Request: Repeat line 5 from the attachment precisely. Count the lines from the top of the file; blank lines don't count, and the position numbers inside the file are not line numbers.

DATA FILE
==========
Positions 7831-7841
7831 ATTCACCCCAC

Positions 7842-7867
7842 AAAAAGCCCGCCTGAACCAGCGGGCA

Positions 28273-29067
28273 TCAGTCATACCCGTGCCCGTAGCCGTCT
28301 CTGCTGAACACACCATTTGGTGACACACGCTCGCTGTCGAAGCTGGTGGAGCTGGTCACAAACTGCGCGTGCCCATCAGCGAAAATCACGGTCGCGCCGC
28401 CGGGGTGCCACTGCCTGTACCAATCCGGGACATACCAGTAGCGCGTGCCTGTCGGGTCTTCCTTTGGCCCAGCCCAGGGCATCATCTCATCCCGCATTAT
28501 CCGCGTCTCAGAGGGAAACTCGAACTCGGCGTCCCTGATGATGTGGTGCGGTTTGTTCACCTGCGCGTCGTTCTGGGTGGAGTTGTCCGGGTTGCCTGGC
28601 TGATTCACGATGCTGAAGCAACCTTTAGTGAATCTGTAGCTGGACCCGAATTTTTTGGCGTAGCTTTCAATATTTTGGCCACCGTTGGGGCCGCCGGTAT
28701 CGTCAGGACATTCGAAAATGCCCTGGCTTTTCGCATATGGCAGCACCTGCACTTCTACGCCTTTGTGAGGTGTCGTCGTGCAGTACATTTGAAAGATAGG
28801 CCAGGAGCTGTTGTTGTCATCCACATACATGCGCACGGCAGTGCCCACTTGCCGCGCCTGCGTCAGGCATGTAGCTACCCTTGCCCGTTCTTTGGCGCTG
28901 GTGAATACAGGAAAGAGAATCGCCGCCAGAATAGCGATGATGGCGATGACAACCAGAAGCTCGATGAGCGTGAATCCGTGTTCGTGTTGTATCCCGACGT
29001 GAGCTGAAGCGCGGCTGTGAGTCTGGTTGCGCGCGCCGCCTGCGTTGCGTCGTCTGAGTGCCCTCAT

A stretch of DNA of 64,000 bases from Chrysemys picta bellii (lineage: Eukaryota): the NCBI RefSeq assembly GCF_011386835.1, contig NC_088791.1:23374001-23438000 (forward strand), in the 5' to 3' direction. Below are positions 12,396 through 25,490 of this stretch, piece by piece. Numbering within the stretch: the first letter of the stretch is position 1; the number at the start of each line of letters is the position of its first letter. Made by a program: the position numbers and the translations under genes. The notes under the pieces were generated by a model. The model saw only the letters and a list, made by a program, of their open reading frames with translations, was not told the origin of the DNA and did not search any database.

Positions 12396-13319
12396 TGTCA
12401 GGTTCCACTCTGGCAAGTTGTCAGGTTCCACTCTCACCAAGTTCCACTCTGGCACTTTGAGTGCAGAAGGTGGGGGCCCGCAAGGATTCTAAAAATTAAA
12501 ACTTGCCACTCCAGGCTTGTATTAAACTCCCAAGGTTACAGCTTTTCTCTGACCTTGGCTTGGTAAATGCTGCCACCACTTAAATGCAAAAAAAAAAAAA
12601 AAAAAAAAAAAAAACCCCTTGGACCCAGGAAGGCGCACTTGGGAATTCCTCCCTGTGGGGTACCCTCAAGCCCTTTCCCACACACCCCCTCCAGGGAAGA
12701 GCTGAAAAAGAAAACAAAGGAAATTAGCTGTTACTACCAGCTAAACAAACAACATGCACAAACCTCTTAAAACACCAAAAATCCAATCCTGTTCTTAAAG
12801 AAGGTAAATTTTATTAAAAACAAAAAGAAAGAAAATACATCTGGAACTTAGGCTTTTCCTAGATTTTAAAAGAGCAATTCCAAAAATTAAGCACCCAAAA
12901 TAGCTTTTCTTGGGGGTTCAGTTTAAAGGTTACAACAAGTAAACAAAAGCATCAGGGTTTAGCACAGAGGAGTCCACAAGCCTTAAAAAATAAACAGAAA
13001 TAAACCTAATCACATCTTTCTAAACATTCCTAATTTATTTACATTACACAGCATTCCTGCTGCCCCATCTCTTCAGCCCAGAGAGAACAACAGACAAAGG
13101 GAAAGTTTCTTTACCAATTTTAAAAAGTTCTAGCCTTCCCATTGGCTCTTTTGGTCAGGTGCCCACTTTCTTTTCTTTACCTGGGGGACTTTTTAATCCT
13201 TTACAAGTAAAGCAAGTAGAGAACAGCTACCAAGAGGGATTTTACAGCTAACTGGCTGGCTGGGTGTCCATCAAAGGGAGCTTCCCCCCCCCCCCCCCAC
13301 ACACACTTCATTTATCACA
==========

Positions 28273-29067